The Mono County Sheriff’s Department will be cutting back on patrol hours from 18 to 12 a day. This means operating hours will be noon to midnight, seven days a week. These hours were chosen because they have historically had the highest rate of calls for service.
The reduction in hours is due to a lack of personnel. There is overtime pay available, but people need time off to work effectively. There are funds to keep the current lineup on the streets with overtime and administration and the Undersheriff and Sheriff doing patrols.
Mono County District 4 Supervisors, Tim Fesko told The Sheet the recent development is “very disturbing.”
There are six vacant deputy positions in addition to five non-sworn public safety officer spots. The Sheriff’s Department was able to fill administrative positions, a Public Information Officer and a Finance Officer and funding has been approved for two deputy positions but this is after years of budget cuts. The budget for 2015-16 is two-thirds of what it was five years ago.
Sheriff Ingrid Braun said in an email to The Sheet, “We have funds in the overtime budget to deploy overtime shifts, but too much overtime takes a severe toll on the mental and physical health of the deputies, as well as impacts their family lives. We need deputies who are alert and prepared to handle calls, and forced overtime diminishes anyone’s responsiveness. So we aim to strike a balance between overtime and employee well-being, all while addressing the needs of the community. It can be a complex equation.”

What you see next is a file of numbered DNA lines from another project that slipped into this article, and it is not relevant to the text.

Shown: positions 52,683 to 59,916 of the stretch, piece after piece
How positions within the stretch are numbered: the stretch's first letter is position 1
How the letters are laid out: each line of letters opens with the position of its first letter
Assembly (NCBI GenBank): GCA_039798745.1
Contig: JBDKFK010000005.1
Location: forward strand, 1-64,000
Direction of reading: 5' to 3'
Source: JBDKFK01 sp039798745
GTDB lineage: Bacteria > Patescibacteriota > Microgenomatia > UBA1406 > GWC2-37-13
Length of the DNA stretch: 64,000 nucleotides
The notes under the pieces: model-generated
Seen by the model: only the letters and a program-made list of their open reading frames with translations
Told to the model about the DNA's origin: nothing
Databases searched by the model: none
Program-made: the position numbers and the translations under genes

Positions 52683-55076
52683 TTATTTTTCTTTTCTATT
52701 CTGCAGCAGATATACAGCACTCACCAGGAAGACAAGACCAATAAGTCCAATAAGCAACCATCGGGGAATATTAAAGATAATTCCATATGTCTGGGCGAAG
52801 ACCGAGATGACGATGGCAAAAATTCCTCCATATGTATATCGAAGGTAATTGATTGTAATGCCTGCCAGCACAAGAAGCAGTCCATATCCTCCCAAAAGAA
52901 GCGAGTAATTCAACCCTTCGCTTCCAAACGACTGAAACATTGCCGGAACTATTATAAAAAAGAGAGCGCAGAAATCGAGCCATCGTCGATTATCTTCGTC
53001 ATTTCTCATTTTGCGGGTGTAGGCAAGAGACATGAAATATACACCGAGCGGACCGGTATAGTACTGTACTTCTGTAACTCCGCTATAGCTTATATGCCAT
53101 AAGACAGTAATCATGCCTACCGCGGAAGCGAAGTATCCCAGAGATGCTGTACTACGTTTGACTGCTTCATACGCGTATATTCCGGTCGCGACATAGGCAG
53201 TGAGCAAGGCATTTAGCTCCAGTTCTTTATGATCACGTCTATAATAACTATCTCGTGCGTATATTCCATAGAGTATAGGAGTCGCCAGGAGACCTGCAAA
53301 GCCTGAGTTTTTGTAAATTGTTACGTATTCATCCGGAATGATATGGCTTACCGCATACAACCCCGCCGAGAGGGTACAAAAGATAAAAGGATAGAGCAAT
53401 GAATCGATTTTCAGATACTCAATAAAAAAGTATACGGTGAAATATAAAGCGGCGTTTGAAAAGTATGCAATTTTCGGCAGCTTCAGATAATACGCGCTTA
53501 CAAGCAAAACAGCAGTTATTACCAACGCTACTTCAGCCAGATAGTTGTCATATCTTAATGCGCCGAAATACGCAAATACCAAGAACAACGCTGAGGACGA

A press release from the Sheriff’s Department states, “This is a less than ideal situation as the long hours have taken a toll on the entire force.”
“Forced overtime wears on a person, tired all the time more prone to injury and could lead to a worker’s compensation issue and the department is short another deputy,” Braun told The Sheet in an interview Wednesday, May 4. “I don’t want to kill them, literally, with overtime.”